Nova Scotia has the highest rate of human trafficking incidents in the country, with 2.1 in 100,000 people, according to the province.
Government spokesperson Lynette MacLead said the number is from 2016 Statistics Canada data.
In response to the rising number of human trafficking incidents, the government is investing an additional $1.4 million per year over the next five years to support programs and services that will raise awareness, prevention and directly help victims and survivors, with an added focus on Mi’kmaw and African Nova Scotian communities.
The Department of Community Services and Status of Women says that $100,000 will be provided to the Association of Black Social Workers to focus on human trafficking and sexual exploitation within African Nova Scotian communities.
The province will also provide $150,000 in funding to re-open the Jane Paul Indigenous Women’s Resource Centre in Sydney, N.S. It was closed last May due to lack of funding.
“It means the world to us, it’s exciting,” said Annie Bernard Daisley, president of Nova Scotia Native Women’s Association, which runs the centre.
“We’re able to have a place for them to drop up have a hot meal, get some clothing, wash up or even just be with their own people, be with Mi’kmaw speakers,” she added.
Kelly Regan, Minister of Community Services and Minister responsible for the Status of Women, announced the initiative Thursday.
“Human trafficking and sexual exploitation have a devastating impact on all our communities,” she said in a press release.
“They are crimes that disproportionately affect women and girls. It will take the combined efforts of government, non-profit and community organizations to create meaningful change.”
The newly announced funding includes the cost of two municipal officers and two RCMP officers, as well as operational costs for the Nova Scotia Human Trafficking Unit.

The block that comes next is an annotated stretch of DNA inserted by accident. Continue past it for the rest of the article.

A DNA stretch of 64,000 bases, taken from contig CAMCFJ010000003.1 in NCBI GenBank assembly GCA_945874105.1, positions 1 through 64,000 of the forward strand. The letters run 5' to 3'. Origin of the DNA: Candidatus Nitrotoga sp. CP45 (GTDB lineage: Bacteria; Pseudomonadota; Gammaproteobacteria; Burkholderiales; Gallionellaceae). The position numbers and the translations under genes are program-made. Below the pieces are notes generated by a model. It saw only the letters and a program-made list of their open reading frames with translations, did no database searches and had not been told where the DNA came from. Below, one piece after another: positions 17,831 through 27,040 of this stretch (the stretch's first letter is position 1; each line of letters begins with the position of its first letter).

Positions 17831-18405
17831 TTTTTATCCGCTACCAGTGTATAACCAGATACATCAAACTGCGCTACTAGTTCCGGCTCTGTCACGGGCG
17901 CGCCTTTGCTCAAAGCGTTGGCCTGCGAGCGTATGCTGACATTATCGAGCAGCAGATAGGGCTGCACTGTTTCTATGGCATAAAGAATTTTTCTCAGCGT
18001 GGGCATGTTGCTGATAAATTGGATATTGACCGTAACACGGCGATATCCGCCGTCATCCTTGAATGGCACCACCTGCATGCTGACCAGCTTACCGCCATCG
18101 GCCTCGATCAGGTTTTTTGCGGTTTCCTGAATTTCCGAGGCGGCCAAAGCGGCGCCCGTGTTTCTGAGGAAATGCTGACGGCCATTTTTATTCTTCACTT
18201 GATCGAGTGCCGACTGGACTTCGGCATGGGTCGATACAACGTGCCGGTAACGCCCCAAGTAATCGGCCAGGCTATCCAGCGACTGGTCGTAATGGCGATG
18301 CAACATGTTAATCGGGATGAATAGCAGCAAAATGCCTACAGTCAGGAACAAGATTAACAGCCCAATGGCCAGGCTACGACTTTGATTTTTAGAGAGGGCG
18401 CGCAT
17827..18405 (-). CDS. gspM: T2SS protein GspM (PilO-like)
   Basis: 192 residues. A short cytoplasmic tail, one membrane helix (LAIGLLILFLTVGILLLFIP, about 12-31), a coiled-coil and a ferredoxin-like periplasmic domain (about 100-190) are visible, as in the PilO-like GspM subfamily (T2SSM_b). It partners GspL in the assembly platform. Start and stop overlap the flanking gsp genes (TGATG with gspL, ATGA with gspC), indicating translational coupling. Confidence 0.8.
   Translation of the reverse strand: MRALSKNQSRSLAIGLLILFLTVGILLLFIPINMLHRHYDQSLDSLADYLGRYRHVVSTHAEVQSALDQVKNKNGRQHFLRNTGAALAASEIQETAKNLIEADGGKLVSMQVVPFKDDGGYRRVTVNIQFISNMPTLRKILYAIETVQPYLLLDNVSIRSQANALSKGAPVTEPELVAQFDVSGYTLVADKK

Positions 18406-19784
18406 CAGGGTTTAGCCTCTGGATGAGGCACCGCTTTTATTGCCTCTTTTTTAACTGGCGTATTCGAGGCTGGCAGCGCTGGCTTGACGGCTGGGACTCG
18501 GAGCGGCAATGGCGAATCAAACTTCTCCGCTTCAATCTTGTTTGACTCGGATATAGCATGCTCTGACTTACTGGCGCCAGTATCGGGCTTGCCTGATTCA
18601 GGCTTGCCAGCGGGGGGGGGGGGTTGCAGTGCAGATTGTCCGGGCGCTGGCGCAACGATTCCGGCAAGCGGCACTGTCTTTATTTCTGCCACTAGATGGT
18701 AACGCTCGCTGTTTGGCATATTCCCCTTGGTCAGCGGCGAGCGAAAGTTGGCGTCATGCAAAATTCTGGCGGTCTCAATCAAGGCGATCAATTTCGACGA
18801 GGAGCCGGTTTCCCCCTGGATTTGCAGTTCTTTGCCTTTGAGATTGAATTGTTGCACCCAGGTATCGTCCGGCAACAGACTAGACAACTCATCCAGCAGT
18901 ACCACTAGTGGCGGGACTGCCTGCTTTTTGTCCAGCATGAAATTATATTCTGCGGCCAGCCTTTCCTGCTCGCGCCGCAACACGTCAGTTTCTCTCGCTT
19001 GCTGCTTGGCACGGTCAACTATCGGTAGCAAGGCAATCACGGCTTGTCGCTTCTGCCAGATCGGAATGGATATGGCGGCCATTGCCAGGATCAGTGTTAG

The province has also partnered with the YWCA Halifax to provide resources and community supports to youth and families across Nova Scotia who have been affected by sexual exploitation or human trafficking. This gets $375,000 in funding — the biggest chunk.
Moreover, the province says it will hire family and victim support navigators for Halifax Regional Municipality, Cape Breton Regional Municipality and the South Shore. These navigator roles will provide additional support to African Nova Scotian and Indigenous victims and survivors.
“We work closely with some of the most vulnerable women and girls in this province who often find themselves criminalized as a result of trauma, violence and exploitation,” said Emma Halpern, executive director of the Elizabeth Fry Society of Mainland Nova Scotia.
The Society is getting $300,000 in funding for the delivery of the NotA#Number program and housing support.
“This funding will allow us to offer evidence-based programming that addresses the risk factors that make girls vulnerable to being trafficked and provides safety and support to wrap around young women who have been harmed,” she added.
As part of the announcement, the Department of Justice says it will be designating six province-wide positions to be dedicated investigators for gender-based and sexual violence.
According to the province, more than 500 social workers, foster parents and residential care staff have received training to increase their awareness and understanding of human trafficking so they may better support young people.
The free online training course, Supporting Survivors of Sexual Violence, is available to any Nova Scotian concerned about sexual violence who would like to learn how to support someone who has survived it.
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